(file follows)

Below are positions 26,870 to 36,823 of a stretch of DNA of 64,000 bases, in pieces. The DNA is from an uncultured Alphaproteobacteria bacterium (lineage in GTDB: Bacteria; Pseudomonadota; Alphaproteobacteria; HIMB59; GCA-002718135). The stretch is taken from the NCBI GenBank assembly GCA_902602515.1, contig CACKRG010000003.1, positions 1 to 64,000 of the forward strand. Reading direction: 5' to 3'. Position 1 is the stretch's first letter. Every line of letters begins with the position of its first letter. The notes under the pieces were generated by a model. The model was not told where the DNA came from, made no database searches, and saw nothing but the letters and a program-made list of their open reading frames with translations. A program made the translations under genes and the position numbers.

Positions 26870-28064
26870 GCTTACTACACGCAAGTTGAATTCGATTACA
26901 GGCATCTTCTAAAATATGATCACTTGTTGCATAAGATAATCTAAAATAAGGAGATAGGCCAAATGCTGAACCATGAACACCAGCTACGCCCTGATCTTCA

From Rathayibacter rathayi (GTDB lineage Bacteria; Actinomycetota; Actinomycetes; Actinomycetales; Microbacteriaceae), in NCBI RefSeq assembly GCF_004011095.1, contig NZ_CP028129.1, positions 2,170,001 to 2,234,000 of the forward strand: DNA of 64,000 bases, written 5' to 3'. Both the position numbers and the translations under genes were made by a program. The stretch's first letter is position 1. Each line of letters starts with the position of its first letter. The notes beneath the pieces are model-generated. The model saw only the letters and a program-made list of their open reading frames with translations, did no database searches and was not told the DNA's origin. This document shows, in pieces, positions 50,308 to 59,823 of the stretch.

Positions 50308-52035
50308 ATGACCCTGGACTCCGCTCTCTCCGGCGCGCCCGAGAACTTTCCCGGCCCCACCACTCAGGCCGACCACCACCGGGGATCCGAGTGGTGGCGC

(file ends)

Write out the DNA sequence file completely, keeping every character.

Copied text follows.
Below are positions 26,870 to 36,823 of a stretch of DNA of 64,000 bases, in pieces. The DNA is from an uncultured Alphaproteobacteria bacterium (lineage in GTDB: Bacteria; Pseudomonadota; Alphaproteobacteria; HIMB59; GCA-002718135). The stretch is taken from the NCBI GenBank assembly GCA_902602515.1, contig CACKRG010000003.1, positions 1 to 64,000 of the forward strand. Reading direction: 5' to 3'. Position 1 is the stretch's first letter. Every line of letters begins with the position of its first letter. The notes under the pieces were generated by a model. The model was not told where the DNA came from, made no database searches, and saw nothing but the letters and a program-made list of their open reading frames with translations. A program made the translations under genes and the position numbers.

Positions 26870-28064
26870 GCTTACTACACGCAAGTTGAATTCGATTACA
26901 GGCATCTTCTAAAATATGATCACTTGTTGCATAAGATAATCTAAAATAAGGAGATAGGCCAAATGCTGAACCATGAACACCAGCTACGCCCTGATCTTCA

From Rathayibacter rathayi (GTDB lineage Bacteria; Actinomycetota; Actinomycetes; Actinomycetales; Microbacteriaceae), in NCBI RefSeq assembly GCF_004011095.1, contig NZ_CP028129.1, positions 2,170,001 to 2,234,000 of the forward strand: DNA of 64,000 bases, written 5' to 3'. Both the position numbers and the translations under genes were made by a program. The stretch's first letter is position 1. Each line of letters starts with the position of its first letter. The notes beneath the pieces are model-generated. The model saw only the letters and a program-made list of their open reading frames with translations, did no database searches and was not told the DNA's origin. This document shows, in pieces, positions 50,308 to 59,823 of the stretch.

Positions 50308-52035
50308 ATGACCCTGGACTCCGCTCTCTCCGGCGCGCCCGAGAACTTTCCCGGCCCCACCACTCAGGCCGACCACCACCGGGGATCCGAGTGGTGGCGC